The sexual abuse of children by family members is not being prevented or effectively tackled because local agencies are not able to keep them safe, says a new report.
Conducted by government inspectorates covering education, care and law enforcement, the report finds that agencies are often “woefully ill-equipped” when it comes to dealing with familial abuse. Both at local and national level, strategies to combat abuse are “virtually non-existent”. Criminal investigations are “ineffective”, meaning in some cases that children are left at risk, and the perpetrators of these crimes are not being brought to justice.
Abuse by family members is thought to account for around two-thirds of all child sex abuse, although under-reporting may mean that the true figure is significantly higher.
While progress has been made on addressing the “grooming” of children outside the home, familial abuse does not receive the attention it needs, the report says.
It finds that: criminal investigations are of a poor quality, with significant delays leading to children being left in potentially unsafe situations; where they exist, attempts to prevent abuse are too focussed on known offenders; there is little evidence of efforts to educate the public about child sex abuse in the family; too great a reliance is placed on children speaking out about abuse; and there is too much of an emphasis on police investigations, at the expense of children’s welfare.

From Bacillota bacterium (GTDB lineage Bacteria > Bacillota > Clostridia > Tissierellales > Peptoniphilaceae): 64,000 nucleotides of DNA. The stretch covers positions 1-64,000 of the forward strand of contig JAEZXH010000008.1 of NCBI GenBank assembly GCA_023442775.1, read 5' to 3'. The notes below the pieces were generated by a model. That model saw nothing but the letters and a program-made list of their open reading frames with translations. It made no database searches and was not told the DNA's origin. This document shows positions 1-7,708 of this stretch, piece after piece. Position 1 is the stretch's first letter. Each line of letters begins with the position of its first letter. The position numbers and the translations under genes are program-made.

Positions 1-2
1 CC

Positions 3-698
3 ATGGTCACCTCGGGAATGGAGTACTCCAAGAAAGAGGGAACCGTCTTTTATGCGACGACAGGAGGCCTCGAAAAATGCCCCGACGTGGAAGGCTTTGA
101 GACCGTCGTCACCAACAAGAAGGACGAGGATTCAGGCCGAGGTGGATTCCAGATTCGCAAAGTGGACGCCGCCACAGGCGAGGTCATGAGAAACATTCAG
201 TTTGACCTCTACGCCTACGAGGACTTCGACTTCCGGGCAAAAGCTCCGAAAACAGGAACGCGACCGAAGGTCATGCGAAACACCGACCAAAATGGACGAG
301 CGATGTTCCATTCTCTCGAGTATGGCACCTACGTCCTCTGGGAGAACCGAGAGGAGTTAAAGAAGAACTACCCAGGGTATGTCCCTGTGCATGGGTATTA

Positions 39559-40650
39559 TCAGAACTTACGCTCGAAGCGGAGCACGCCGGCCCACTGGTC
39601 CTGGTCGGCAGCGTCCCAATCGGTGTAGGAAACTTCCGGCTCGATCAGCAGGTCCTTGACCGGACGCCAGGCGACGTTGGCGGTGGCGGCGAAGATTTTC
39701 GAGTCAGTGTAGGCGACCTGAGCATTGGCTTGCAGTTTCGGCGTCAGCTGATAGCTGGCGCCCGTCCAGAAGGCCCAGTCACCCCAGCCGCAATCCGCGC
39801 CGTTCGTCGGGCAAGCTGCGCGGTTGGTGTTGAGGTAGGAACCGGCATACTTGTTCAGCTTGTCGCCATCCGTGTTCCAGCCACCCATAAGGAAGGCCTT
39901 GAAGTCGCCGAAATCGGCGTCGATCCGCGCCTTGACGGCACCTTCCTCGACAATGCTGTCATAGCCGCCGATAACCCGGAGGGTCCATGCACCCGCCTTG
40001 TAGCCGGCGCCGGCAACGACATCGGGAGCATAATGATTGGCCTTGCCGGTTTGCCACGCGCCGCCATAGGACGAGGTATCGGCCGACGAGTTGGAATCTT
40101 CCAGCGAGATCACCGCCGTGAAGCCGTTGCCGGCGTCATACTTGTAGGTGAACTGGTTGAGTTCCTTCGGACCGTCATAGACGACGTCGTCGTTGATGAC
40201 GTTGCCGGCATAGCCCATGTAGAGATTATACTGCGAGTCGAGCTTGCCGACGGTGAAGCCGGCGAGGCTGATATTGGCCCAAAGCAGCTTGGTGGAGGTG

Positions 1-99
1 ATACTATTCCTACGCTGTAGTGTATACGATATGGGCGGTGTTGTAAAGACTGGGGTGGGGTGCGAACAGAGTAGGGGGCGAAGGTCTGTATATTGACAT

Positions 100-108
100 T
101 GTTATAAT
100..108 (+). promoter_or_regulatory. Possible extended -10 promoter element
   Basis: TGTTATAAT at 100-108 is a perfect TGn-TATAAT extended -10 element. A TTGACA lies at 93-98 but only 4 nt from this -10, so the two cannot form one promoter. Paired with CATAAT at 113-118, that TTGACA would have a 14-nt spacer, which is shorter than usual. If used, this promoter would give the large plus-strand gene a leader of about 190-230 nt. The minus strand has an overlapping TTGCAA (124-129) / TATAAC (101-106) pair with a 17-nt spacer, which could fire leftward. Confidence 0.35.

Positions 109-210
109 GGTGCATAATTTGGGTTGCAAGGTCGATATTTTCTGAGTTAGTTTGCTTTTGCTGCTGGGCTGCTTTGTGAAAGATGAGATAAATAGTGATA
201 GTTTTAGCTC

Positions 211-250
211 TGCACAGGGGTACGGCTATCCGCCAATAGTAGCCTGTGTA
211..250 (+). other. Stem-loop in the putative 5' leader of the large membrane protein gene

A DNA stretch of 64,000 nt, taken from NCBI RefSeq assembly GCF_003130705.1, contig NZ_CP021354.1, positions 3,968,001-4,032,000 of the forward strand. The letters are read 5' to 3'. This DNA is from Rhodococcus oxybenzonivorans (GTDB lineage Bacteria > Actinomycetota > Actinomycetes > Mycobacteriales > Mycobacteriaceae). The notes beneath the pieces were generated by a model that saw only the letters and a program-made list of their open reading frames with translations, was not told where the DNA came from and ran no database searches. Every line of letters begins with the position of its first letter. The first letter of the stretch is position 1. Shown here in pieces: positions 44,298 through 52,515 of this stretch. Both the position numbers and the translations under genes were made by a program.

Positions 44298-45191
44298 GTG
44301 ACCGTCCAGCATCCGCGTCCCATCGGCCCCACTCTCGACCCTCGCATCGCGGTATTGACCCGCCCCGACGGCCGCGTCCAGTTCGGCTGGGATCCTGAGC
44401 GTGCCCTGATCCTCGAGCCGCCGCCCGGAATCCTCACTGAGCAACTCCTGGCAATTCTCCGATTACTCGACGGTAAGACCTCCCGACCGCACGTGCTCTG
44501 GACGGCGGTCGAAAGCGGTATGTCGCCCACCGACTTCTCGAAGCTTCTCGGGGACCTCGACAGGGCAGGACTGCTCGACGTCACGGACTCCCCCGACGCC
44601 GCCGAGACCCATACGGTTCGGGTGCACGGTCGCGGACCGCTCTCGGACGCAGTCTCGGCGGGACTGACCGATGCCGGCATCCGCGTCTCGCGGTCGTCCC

“Prevention is the best form of protection”, says Ofsted’s Chief Inspector Amanda Spielman. “If we are to deal with incest or other abuse involving families or family friends, we must talk openly and honestly about the signs and symptoms – to protect children and to stop abusers in their tracks.”
Inspectors did discover examples of effective work in all areas, and initiatives that are working well, but these were too “piecemeal”; the report calls for a more strategic and consistent approach to effective intervention.
The multi-agency response to child sexual abuse in the family environment – published jointly by Ofsted, Her Majesty’s Inspectorate of Constabulary and Fire and Rescue Services, Care Quality Commission and HMI Probation – can be found by searching at gov.uk